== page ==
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Heavy lift of steel beams completed at MSG Sphere site

Updated October 14, 2020 - 12:25 pm

A pair of 240-ton steel girders critical to construction of the MSG Sphere at The Venetian were successfully placed by work crews last week, a representative of MSG Entertainment said Wednesday.

Installing the girders was part of the project’s heaviest material lifts to date. They span the length of the 17,500-seat venue’s stage and will bear the weight of its 13,000-ton steel domed roof.

“Placing these giant steel girders is a critical milestone for MSG Sphere and a unique element of building a truly spherical venue,” said Nick Tomasino, vice president of construction for MSG Entertainment. “This technical work allows us to continue vertical construction and will also help provide support for the 13,000-ton steel domed roof, which we anticipate we will begin building in early 2021.”

The two erected girders were formed by placing two pairs of steel tubs, each weighing more than 100 tons, on top of one another. At the end of September, the bottom halves of each girder — U-shaped steel tubs 137-feet in length — were set into place 140 feet off the ground and spanning across the venue’s stage.

The girders were placed by the world’s fourth-largest crawler crane, which had to be relocated to the southern end of the venue. That crane has been on-site since February.

Next, concrete was pumped into the bottom of the U-shaped tubs. The concrete is needed to help support the placement of the top half of each girder. Once the concrete reached design strength, a 120-ton upside-down U-shaped tub was lifted into place, forming a hollow cavity.

300 cubic yards of concrete

To finish the process, both cavities will now be filled with 300 cubic yards of concrete, which will be pumped in through an opening at the top of the girders.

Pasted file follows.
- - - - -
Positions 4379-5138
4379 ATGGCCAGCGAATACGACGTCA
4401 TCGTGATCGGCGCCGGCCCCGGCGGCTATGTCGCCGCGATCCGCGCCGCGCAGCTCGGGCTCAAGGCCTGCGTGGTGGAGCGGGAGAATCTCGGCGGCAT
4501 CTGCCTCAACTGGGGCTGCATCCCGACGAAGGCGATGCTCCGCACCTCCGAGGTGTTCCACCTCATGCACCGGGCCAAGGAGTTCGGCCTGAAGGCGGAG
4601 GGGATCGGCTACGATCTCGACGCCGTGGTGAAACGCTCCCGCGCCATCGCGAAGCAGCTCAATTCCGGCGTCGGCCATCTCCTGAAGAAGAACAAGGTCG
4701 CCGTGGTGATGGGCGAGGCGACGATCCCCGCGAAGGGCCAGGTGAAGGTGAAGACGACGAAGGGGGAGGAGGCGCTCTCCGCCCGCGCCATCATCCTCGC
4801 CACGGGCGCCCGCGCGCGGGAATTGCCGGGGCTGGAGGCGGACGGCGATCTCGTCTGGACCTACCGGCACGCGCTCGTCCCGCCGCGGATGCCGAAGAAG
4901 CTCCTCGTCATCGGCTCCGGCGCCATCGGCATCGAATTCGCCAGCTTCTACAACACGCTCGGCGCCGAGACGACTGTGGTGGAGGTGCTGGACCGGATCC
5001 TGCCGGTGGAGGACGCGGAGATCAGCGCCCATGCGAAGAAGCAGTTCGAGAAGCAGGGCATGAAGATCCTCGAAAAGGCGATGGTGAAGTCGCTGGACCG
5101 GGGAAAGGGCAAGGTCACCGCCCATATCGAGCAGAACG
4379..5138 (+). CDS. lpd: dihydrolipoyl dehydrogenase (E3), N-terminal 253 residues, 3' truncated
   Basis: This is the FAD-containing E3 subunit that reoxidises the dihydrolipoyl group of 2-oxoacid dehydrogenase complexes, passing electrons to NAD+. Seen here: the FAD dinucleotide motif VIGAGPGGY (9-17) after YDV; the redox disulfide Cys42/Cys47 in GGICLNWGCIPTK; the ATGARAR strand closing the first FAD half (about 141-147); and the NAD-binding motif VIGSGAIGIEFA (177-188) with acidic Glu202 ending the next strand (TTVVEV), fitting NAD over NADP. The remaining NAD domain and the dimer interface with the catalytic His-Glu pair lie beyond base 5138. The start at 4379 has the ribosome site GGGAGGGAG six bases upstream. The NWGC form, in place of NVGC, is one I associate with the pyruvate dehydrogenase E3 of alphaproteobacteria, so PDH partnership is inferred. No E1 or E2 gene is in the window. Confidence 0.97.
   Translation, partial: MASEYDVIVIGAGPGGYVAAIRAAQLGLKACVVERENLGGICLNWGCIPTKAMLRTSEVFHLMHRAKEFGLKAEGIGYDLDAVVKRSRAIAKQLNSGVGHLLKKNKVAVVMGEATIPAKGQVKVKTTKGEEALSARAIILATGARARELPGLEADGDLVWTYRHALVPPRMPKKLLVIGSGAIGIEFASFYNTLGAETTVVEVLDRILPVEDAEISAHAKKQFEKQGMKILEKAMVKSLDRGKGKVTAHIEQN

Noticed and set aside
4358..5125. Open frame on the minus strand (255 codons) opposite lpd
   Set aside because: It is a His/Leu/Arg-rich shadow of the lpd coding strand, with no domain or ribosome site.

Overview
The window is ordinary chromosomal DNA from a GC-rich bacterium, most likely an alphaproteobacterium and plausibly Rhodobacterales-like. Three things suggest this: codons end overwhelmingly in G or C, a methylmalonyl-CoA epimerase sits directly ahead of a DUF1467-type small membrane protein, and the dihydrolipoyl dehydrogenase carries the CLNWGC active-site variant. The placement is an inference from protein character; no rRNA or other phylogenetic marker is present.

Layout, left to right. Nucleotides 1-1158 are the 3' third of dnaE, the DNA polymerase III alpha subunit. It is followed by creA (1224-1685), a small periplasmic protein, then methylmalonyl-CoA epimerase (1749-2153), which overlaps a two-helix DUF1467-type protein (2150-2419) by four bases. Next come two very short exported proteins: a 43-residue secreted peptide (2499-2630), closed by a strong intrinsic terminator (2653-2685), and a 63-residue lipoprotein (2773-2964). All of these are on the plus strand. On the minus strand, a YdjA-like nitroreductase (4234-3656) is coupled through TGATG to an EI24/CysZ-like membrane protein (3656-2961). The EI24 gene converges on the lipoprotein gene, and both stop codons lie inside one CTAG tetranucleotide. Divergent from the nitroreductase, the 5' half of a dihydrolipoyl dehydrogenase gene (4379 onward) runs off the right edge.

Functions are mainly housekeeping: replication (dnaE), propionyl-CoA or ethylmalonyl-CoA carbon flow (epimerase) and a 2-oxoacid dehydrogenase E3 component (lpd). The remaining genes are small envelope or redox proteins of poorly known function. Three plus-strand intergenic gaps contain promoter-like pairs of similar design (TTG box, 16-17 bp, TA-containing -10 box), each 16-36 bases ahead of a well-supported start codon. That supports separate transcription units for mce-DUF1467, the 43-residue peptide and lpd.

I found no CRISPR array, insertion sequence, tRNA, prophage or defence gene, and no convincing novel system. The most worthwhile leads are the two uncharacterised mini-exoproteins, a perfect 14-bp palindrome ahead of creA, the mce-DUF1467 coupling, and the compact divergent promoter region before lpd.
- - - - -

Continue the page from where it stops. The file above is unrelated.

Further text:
Tomasino explained that the process is important to the overall project because the perfectly circular ring beams being built around the exterior of each level of the venue provide foundational support. That support is interrupted at the stage, where there is a massive 190-foot shear wall that completes the ring.

He explained that the placement of these two massive girders and the entombed concrete inside solves that interruption, allowing vertical construction to continue and ultimately helping support the 13,000-ton roof.

When completed in 2023, the $1.66 billion MSG Sphere at The Venetian will be 366 feet tall, 516 wide and include 875,000 square feet of interior space.

Inside the venue, the largest and highest-resolution LED screen on Earth — roughly the size of three football fields — will wrap over, up and behind the stage and audience in an immersive environment at a resolution 100 times better than today’s high-definition televisions.

An advanced acoustics system will deliver audio to every seat, from the front row to the back. Beam-forming technology will enable simultaneous delivery of multiple forms of audio content.

Guest will feel the sound

An infrasound haptic system that will use deep vibrations will enable guests to feel the sound.

A new connectivity system will deliver 25 megabits of data per second for every guest with 1,100 Wi-Fi access points.

MSG Entertainment, which operates Madison Square Garden and Radio City Music Hall in New York, is collaborating with Las Vegas Sands Corp. on the project.

MSG announced in August that it would slow the construction process and that the next 15 months of work would include several heavy material lifts. About 300 workers currently are on the project.

The Review-Journal is owned by the family of Las Vegas Sands Corp. Chairman and CEO Sheldon Adelson. The Sphere is a project by Madison Square Garden and Las Vegas Sands Corp.

Contact Richard N. Velotta at rvelotta@reviewjournal.com or 702-477-3893. Follow @RickVelotta on Twitter.

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